To run both sets of instructions, the processor will pull in the contents of specific memory locations, and begin exexuting code across these memory locations. Some of these memory locations might not be pieces of memory the currently running software is supposed to be able to access, but this is not Continue reading

Can IPv4 Networks Be Compromised via IPv6?

The Fox-IT International Blog recently published an article on how IPv4 networks can be compromised via IPv6. The attack vector relies on the default IPv6 configuration in the Windows operating system to spoof DNS replies by acting as a malicious DNS server to redirect traffic to an attacker-specified endpoint. The Windows Proxy Auto Discovery (WPAD) feature can also be exploited in order to relay credentials and authenticate to various services within the network, using a tool called called mitm6 created by Fox-IT.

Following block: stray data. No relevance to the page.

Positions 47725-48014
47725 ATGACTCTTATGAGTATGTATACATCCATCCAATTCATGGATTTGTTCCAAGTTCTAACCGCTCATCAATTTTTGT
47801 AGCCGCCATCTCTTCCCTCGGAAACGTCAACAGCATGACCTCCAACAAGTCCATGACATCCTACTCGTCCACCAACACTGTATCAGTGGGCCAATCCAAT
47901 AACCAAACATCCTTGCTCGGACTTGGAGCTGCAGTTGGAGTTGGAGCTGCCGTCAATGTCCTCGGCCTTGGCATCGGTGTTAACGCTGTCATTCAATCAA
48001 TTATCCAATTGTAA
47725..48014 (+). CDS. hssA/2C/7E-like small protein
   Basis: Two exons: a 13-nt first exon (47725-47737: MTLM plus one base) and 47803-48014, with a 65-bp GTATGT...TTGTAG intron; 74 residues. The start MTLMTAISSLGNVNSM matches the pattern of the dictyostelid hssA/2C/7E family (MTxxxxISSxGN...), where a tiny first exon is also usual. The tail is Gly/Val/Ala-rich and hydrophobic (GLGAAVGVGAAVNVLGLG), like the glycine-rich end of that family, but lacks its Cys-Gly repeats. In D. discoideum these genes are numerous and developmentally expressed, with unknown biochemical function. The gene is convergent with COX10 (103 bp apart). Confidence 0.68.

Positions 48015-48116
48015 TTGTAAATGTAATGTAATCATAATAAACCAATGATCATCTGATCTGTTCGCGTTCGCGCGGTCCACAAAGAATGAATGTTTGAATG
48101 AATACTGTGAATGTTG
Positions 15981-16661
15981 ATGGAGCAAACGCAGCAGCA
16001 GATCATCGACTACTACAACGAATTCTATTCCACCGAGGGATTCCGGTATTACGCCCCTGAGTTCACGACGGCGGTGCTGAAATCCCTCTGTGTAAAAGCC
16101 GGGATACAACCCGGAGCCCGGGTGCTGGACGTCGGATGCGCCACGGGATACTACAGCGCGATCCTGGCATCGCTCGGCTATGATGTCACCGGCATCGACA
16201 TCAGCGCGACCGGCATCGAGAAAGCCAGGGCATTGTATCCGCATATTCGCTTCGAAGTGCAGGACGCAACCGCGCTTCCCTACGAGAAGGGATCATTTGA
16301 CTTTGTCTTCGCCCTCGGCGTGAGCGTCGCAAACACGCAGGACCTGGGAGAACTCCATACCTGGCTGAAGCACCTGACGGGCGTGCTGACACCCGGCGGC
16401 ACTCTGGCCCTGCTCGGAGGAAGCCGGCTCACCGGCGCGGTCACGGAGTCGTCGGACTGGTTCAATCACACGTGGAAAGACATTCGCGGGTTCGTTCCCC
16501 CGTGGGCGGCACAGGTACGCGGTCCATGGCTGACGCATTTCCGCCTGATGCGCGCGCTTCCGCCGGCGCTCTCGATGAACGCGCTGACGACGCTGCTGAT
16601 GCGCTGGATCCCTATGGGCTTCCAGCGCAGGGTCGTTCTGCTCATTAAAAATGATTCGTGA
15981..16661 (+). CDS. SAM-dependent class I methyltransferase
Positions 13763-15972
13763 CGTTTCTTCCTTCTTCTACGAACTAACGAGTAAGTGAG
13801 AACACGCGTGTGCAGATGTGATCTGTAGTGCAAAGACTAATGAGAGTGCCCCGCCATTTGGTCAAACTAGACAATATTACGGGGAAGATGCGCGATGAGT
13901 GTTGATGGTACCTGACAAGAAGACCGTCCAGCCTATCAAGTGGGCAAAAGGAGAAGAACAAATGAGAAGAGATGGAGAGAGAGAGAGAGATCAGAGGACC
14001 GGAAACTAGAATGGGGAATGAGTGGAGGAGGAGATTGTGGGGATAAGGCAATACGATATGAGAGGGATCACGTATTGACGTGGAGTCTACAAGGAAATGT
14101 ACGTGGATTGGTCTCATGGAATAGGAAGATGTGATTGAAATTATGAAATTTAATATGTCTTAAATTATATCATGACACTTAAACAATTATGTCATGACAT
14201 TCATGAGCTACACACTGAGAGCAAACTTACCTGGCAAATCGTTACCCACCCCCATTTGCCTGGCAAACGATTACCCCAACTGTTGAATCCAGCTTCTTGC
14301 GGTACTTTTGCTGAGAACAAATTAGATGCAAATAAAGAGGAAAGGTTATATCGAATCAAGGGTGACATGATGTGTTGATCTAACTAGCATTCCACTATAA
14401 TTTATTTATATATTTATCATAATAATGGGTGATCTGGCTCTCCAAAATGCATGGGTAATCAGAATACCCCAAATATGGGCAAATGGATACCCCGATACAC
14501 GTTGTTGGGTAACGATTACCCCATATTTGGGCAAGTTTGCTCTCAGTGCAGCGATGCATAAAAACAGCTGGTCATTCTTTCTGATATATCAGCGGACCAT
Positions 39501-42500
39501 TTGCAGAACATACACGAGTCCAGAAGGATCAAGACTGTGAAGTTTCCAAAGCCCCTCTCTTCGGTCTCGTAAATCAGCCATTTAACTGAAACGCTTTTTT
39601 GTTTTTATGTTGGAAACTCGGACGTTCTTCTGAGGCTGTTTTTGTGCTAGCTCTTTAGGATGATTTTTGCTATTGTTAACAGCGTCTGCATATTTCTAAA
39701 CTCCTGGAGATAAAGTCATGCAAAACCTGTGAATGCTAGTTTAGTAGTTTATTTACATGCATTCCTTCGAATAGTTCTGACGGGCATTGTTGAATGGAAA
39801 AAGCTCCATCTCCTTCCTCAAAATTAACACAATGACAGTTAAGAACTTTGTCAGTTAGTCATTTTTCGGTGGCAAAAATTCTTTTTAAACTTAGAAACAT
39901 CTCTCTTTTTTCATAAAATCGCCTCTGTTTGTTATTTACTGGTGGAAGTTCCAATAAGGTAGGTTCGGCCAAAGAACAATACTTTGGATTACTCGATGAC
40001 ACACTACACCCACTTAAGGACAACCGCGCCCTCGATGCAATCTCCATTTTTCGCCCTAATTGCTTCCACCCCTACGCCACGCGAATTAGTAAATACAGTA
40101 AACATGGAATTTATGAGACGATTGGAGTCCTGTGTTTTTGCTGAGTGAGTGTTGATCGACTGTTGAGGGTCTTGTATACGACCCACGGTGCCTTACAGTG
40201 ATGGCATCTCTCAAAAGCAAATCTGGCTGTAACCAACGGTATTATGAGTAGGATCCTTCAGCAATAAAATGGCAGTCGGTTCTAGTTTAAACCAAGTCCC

Fox-IT is recommending that IPv6 is disabled when it is not being used, as disabling Proxy Auto Detection. This of course means that Windows-based hosts are unable to switch preference to IPv6 when it is available (which all versions since Windows Vista will do), and that IPv6 would need to be explicitly re-enabled on hosts.

The article makes some important points, but IPv4 and IPv6 are fundamentally incompatible on a wire level and it needs to be understood they can’t communicate with each other except through translation devices. There are a number of known issues (including this one) with the security of automatic configuration mechanisms running on Local Area Networks, both under IPv6 and IPv4, but these require physical access to Continue reading